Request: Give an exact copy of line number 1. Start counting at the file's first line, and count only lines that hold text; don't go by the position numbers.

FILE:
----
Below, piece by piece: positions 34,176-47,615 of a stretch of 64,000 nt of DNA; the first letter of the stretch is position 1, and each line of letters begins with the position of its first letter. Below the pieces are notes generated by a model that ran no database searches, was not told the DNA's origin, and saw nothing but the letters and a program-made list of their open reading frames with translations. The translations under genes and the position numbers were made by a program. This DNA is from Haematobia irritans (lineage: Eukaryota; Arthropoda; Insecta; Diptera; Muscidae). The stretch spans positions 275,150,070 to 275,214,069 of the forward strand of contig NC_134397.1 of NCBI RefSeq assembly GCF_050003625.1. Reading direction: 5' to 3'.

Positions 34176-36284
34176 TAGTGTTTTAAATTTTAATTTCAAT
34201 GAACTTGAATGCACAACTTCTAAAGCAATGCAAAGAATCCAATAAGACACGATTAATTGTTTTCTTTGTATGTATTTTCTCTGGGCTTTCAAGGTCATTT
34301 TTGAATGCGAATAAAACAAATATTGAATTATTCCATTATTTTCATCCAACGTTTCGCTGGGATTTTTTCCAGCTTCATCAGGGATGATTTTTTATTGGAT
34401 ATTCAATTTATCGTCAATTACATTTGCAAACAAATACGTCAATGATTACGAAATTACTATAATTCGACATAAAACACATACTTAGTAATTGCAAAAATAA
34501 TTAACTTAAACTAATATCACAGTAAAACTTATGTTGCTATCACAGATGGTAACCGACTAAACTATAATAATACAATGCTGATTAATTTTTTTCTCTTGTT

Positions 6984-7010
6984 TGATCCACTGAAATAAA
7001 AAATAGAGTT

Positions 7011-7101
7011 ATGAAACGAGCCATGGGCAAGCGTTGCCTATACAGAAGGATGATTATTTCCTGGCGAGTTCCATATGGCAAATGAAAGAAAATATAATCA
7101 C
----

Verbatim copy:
Below, piece by piece: positions 34,176-47,615 of a stretch of 64,000 nt of DNA; the first letter of the stretch is position 1, and each line of letters begins with the position of its first letter. Below the pieces are notes generated by a model that ran no database searches, was not told the DNA's origin, and saw nothing but the letters and a program-made list of their open reading frames with translations. The translations under genes and the position numbers were made by a program. This DNA is from Haematobia irritans (lineage: Eukaryota; Arthropoda; Insecta; Diptera; Muscidae). The stretch spans positions 275,150,070 to 275,214,069 of the forward strand of contig NC_134397.1 of NCBI RefSeq assembly GCF_050003625.1. Reading direction: 5' to 3'.